Black carbon is a major component of soot and is produced by incomplete combustion of fossil fuel and biomass. It is emitted from various sources including diesel cars and trucks, residential stoves, forest fires, agricultural open burning and some industrial facilities. It has a warming impact on climate 460-1500 times stronger than CO2. Its lifetime varies from a few days to a few weeks. When deposited on ice and snow, black carbon causes both atmospheric warming and an increase of melting rate. It also influences cloud formation and impacts regional circulation and rainfall patterns. In addition, black carbon impacts human health. It is a primary component of particulate matter in air pollution that is the major environmental cause of premature death globally.

Black carbon is always emitted with co-pollutant particles, such as organic carbon and sulphates, which can have a neutral or even cooling effect on the climate. The ratio of black carbon to its co-pollutants varies depending upon the emission source and fuel-type, and impacts whether the source has a net-positive or negative warming effect. For example, emissions from diesel engines have a high proportion of black carbon to cooling co-pollutants, whereas emissions from wildfires and the open-burning of biomass contain a more balanced ratio. It is important to take the net climate effect into account when assessing black carbon emission reduction measures.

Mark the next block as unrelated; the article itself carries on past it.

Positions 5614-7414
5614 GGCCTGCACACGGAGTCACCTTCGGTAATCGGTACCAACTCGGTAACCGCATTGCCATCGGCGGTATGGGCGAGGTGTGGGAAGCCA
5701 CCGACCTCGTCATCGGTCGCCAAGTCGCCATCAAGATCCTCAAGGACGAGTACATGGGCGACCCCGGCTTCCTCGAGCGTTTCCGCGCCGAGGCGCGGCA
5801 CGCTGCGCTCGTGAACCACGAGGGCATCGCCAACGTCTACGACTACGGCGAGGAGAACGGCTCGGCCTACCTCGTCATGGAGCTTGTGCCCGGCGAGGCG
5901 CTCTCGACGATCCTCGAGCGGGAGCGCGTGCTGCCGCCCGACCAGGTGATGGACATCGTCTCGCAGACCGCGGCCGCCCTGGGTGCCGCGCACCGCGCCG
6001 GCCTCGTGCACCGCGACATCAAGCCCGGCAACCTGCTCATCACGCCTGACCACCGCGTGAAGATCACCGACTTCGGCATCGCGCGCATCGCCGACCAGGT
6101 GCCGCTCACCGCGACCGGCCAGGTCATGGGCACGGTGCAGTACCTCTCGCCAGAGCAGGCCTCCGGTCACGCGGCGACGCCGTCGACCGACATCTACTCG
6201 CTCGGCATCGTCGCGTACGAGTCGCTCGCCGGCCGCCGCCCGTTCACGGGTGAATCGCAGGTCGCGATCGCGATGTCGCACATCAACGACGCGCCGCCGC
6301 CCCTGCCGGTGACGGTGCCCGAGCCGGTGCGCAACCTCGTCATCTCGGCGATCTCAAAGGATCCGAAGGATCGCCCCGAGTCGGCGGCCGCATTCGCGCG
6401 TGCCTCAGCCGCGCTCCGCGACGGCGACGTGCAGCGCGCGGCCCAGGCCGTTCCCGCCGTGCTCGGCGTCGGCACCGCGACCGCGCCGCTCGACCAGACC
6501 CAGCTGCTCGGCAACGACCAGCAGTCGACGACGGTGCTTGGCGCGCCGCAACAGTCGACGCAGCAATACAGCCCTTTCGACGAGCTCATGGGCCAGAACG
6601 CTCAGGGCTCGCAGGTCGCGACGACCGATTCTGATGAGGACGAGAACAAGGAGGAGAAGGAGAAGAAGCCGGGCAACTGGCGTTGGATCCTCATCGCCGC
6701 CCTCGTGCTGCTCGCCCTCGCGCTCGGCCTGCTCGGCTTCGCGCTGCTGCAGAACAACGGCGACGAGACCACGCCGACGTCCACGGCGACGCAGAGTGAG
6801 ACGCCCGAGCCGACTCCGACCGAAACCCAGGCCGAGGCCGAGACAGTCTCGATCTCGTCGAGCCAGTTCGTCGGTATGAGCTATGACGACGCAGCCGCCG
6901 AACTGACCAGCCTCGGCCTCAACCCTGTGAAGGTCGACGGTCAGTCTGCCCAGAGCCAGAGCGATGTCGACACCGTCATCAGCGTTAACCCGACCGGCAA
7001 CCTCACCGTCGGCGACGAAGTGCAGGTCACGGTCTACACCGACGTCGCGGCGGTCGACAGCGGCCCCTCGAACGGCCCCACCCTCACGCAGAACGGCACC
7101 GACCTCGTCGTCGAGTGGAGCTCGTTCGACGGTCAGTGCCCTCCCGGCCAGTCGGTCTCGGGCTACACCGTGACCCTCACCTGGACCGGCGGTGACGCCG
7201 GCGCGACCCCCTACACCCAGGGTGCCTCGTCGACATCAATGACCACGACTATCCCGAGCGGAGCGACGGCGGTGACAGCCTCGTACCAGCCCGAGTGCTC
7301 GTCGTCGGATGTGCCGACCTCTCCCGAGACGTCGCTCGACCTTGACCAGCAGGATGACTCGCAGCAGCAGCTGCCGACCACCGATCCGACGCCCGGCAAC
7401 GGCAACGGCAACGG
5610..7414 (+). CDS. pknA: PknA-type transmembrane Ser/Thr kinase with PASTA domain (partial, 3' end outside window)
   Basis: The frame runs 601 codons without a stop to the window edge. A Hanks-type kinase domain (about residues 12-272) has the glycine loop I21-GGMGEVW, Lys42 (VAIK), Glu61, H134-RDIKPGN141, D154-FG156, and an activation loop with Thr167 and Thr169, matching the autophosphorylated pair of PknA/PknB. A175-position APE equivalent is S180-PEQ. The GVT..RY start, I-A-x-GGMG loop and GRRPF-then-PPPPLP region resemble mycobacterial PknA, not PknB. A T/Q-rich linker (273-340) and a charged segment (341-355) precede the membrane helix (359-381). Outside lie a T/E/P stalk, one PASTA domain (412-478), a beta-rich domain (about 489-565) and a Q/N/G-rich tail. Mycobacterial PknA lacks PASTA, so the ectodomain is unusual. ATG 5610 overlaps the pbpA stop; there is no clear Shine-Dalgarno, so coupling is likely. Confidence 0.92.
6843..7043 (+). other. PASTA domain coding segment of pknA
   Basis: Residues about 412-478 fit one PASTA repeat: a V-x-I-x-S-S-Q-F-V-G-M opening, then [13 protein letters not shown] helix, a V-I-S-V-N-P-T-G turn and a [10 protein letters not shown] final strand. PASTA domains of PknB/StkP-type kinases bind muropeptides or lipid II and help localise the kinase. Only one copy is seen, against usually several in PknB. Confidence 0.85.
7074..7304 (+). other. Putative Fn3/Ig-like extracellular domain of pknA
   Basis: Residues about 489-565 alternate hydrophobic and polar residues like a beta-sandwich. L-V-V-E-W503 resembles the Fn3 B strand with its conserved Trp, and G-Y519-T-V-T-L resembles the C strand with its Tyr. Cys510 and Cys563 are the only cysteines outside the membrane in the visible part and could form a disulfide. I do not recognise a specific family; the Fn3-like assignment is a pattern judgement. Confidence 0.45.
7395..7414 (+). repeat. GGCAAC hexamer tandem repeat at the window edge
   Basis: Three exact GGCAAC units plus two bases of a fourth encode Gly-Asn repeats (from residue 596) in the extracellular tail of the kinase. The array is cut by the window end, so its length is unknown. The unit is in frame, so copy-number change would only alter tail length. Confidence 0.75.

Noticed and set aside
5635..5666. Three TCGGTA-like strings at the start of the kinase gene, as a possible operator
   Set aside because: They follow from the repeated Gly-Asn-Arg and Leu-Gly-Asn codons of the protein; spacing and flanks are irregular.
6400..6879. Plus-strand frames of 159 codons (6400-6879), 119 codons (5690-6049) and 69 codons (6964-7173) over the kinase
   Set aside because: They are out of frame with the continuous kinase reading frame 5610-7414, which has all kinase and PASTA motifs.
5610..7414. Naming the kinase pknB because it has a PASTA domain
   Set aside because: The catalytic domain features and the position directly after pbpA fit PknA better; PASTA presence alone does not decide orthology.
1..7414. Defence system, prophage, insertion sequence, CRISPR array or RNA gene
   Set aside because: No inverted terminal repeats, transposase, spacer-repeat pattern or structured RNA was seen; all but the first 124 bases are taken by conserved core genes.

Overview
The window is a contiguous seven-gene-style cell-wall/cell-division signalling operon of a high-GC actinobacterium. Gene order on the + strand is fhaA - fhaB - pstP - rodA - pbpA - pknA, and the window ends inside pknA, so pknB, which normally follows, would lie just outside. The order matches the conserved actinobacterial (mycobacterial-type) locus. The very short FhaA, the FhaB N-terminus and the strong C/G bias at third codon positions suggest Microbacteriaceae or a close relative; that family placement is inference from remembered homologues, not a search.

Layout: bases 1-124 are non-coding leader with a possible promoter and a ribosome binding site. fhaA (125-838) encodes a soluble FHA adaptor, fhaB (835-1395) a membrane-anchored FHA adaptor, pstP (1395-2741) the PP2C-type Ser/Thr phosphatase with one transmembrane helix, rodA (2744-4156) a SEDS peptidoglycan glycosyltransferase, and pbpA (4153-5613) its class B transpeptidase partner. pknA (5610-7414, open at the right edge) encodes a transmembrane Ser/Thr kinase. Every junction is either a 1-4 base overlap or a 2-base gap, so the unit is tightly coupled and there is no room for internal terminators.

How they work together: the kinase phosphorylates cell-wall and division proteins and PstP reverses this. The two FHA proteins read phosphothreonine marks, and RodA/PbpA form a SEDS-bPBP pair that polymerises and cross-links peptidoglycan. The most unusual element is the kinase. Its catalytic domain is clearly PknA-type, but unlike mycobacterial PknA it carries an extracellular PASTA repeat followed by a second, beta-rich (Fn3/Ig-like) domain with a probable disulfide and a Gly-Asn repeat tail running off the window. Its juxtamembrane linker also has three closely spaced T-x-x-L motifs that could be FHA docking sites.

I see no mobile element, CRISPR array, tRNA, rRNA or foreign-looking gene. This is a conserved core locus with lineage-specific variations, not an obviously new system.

Black carbon and co-pollutants make up the majority of PM2.5 air pollution, which consists of particles 2.5 micrometres or smaller in diametre (approximately 40 times smaller than a grain of table salt), and is the leading environmental cause of poor health and premature death. In 2010, household PM2.5 air pollution and ambient outdoor PM2.5 air pollution were estimated to have caused over 3.5 and 3.2 million premature deaths, respectively (Lim S. et al. 2012).

The main sources of black carbon include residential and commercial combustion and transport, which accounted for 80% of anthropogenic emissions in 2005 (UNEP & WMO, 2011). Other important sources include industrial processes and the burning of agricultural waste. There are also small sources such as fossil fuel extraction, large scale combustion (including power plants and industrial boilers) and open burning of garbage. New data also shows that kerosene lamps may be a significant source of black carbon (Jacobson A. et al. 2013). Important regional variations in emissions are expected in the coming decades, with decreases of up to half in North America and Europe due to mitigation measures in the transport sector and significant increases in Asia and Africa.

 

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